You are currently viewing Freedom of Information in the news – week ending 7/6/2024 – #FOIFriday

Freedom of Information in the news – week ending 7/6/2024 – #FOIFriday

Let’s talk Environmental Information Regulation requests. They’re like Freedom of Information requests, as they function in a similar way but they’re more specific in what they cover (and potentially cover a wider range of organisations).

Generally, the Environmental Information Regulations 2004 mean members of the public are entitled to request environmental information from public authorities. Usually you’d do this in the same way to making an FOI request (the requests are often handled by the same department). In fact you may just be making an FOI request, but because it relates to environmental information, it gets treated as an EIR request.

Mostly it won’t make much difference to you, particularly if you get the information you’re after. You might be slightly more likely to get the information – the exemptions are a little narrower, most are subject to the public interest test, and the costs exemption is based on a request being ‘manifestly unreasonable’ rather than a set time limit.

Unlike the Freedom of Information Act, the EIR covers organisations that carry out ‘functions of public administration’. That includes private companies, which also includes water companies (see this week’s stories…).


Around one million tons of raw sewage were released from one pumping station into the North Sea last year by a firm which boasts of its excellent environmental record.

Northumbrian Water gave the estimated release of sewage from its Whitburn site after a Freedom of Information request. A tribunal ruled the company needed to provide local Steve Lavelle with data.

Taxing pensioners

FOIs can be a really handy tool during the election (and they shouldn’t be affected by the pre-election period).

Rishi Sunak’s repeated claims that Labour will tax pensioners during the first debate of the general election has been challenged by a tax and pension expert.

Sir Keir Starmer called Sunak’s repeated claims that Labour would “raid your pensions” and put up taxes by £2000 “garbage”. The Prime Minister said that the opposition’s spending plans would result in pensioners paying tax “for the first time,” but this was almost immediately challenged by experts.

Personal finance and pensions guru Paul Lewis, formerly of Radio 4’s Money Box, refuted the claim that people claiming the State Pension did not currently pay tax under the Conservative government – revealing that DWP data shows a huge 1.5 million pensioners are already getting tax bills.

Home schooling

The number of pupils moving to home education has risen by 22% in the past year.

Freedom of Information requests showed UK councils received at least 49,819 notifications in 2022-23 from families wanting to home educate a child.

This is the highest level since 2020-2021, when there were at least 49,851 new notifications.

Supply teachers

Schools across Cardiff spent a combined £20m on agency staff last year, according to council data. The data, obtained via a freedom of information request to Cardiff Council, shows five schools spent more than half a million pounds on agency staff in the 2023-24 financial year.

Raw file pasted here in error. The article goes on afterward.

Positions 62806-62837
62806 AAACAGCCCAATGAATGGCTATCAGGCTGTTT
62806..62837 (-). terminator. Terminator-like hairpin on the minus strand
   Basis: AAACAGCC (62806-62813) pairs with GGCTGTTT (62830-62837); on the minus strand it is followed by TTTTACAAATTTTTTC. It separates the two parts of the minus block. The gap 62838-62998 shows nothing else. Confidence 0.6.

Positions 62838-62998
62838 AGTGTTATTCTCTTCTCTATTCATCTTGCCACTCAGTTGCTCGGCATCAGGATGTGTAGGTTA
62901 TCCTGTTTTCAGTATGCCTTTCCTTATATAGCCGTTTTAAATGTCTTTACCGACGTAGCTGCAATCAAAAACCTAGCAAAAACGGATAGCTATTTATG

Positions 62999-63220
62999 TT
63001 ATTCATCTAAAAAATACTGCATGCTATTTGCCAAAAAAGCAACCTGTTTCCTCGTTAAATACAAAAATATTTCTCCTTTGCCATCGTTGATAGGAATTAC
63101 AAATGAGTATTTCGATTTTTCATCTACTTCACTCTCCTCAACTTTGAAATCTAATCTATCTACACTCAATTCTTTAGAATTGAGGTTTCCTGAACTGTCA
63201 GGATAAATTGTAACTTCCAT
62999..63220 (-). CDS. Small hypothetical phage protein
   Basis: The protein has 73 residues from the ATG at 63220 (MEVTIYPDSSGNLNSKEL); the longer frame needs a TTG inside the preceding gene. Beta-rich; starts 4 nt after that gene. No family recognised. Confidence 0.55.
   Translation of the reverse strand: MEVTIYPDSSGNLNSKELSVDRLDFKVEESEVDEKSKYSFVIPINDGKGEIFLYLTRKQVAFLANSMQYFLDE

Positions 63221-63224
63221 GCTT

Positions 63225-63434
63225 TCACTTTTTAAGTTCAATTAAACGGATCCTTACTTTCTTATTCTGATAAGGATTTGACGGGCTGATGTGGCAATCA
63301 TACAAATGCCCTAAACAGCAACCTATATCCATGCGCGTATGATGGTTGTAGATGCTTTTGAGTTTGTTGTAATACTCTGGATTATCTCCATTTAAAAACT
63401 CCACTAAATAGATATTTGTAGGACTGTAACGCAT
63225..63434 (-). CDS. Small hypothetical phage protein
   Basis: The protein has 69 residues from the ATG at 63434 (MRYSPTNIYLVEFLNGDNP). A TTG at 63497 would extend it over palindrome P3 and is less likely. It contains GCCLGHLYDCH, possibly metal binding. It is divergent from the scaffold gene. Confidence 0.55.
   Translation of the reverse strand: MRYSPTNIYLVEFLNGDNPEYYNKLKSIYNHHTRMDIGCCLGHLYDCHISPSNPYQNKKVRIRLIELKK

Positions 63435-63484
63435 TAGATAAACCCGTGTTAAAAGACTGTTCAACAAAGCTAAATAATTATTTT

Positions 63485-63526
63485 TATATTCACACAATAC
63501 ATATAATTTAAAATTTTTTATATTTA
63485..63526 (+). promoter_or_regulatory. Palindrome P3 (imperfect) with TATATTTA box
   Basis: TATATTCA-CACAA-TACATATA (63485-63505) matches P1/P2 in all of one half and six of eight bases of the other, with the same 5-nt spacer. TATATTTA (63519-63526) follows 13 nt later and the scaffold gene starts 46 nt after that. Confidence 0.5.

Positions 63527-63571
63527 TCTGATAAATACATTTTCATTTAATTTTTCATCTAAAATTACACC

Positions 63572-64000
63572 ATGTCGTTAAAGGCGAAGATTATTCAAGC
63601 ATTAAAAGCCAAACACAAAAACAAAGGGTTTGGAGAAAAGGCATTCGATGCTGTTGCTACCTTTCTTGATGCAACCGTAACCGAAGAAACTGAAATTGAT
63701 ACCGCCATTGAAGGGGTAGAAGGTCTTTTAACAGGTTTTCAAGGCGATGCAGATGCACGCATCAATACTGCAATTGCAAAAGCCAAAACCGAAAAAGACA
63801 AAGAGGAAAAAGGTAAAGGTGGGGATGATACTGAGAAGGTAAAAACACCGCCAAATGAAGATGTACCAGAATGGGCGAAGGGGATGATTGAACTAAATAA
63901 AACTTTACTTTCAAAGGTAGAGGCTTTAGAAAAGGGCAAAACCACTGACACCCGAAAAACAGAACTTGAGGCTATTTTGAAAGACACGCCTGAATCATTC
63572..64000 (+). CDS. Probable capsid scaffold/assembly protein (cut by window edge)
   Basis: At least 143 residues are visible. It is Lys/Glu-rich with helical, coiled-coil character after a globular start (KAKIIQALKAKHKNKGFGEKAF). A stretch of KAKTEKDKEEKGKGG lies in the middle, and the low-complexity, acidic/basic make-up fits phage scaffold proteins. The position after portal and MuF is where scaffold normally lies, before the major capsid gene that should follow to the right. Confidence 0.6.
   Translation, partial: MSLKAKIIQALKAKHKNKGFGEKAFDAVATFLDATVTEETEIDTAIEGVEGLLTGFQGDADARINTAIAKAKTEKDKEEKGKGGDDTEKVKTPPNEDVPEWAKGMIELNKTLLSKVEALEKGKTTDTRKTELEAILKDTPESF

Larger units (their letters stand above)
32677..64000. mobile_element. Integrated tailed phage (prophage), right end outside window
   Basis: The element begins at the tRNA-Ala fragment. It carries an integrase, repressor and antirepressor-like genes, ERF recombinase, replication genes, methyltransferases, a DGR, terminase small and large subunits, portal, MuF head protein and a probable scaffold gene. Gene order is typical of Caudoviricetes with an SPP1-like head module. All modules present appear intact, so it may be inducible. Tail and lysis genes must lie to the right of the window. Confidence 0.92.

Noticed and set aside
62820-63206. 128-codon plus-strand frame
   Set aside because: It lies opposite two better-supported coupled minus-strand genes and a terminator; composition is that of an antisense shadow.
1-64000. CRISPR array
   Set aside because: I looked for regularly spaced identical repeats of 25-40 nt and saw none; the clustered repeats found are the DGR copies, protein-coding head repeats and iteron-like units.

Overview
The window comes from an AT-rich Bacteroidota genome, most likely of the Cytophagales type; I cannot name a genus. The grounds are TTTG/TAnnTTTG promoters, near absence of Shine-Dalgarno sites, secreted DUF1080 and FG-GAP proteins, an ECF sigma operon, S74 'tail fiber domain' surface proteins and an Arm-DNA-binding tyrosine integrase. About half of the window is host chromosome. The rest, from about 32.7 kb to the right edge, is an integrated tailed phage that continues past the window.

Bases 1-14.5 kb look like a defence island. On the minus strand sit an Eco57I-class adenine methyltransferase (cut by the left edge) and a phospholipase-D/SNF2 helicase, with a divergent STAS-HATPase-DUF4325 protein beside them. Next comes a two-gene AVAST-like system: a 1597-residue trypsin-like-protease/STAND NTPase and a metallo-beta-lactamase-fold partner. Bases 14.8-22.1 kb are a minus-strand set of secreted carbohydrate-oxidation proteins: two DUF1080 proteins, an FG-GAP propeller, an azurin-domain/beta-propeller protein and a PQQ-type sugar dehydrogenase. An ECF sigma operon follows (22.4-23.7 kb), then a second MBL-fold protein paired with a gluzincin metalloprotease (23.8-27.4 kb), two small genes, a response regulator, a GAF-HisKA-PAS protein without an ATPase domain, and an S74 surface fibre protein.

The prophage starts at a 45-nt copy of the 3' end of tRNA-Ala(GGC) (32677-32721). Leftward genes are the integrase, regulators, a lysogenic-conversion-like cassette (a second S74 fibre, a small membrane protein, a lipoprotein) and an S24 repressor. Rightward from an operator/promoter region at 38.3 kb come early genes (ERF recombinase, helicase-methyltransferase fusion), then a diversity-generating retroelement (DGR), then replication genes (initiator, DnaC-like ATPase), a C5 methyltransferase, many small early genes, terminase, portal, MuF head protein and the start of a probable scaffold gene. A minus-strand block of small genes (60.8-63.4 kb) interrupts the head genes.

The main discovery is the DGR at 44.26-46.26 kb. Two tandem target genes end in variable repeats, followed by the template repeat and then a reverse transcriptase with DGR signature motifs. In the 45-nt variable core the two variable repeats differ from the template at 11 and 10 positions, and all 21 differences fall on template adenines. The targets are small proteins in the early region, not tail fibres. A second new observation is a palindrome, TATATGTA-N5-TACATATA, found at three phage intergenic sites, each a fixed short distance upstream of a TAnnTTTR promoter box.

Whitchurch High School spent the most on agency staff during this period, paying out £1.1m. This was followed by Llanishen High School, which spent £730,000, and Ty Gwyn School for special education, which spent £699,000. The amount spent on agency staff by schools includes non-teaching staff.

No grammar school places

Former Gravesend Grammar head Peter Read’s investigation revealed 82 pupils at state and private schools in Gravesham, Dartford and Sevenoaks secured a mark in last September’s Kent Test to make them eligible for a grammar spot.

He says the figures, which he sourced through a Freedom of Information request, have left children “badly let down by the system” and fears the numbers will only increase in the coming years.

But an increasing strain on selective places – and legislation which prevents the building of any new grammar schools – means many face missing out. They have all, instead, been offered a place at a local non-selective.

Disease of kings

Cases of a Victorian condition dubbed the “disease of kings” that causes severe pain have rocketed in the UK with a 960 per cent increase being recorded.

Gout is a type of arthritis that results in sudden, severe joint pain that became known as a monarch’s disease as it was typically triggered in middle-aged men during the Victorian era due to their overindulgence on rich foods and alcohol.

Freedom of Information data collected by MailOnline, found Liverpool University Hospitals NHS Foundation Trust recorded 5,864 cases of gout in 2023, the most recorded by an NHS trust. The amount represented a 960 per cent spike in cases since 2019 and represents just over one in 100 people in the city.


Northamptonshire Police have been cracking down on people who ride private e-scooters in public places by seizing the vehicles and crushing them.

Data from a Freedom of Information requested submitted by the Northampton Chronicle reveals that a total of 170 e-scooters were seized by Northamptonshire Police across the whole of the county between 2021 and 2024.

Suspicious package

A series of Freedom of Information (FoI) requests to police forces and government bodies have revealed that there were 7,983 suspicious parcels reported in 2023.

Furthermore, it was found that 3,230 (40%) of these parcels contained hazardous, dangerous or illegal items.

Solutions provider Quadient, which submitted the requests, also noted that 37% of all government bodies did not report all the suspicious packages they received – suggesting the true scale of the issue is even higher.

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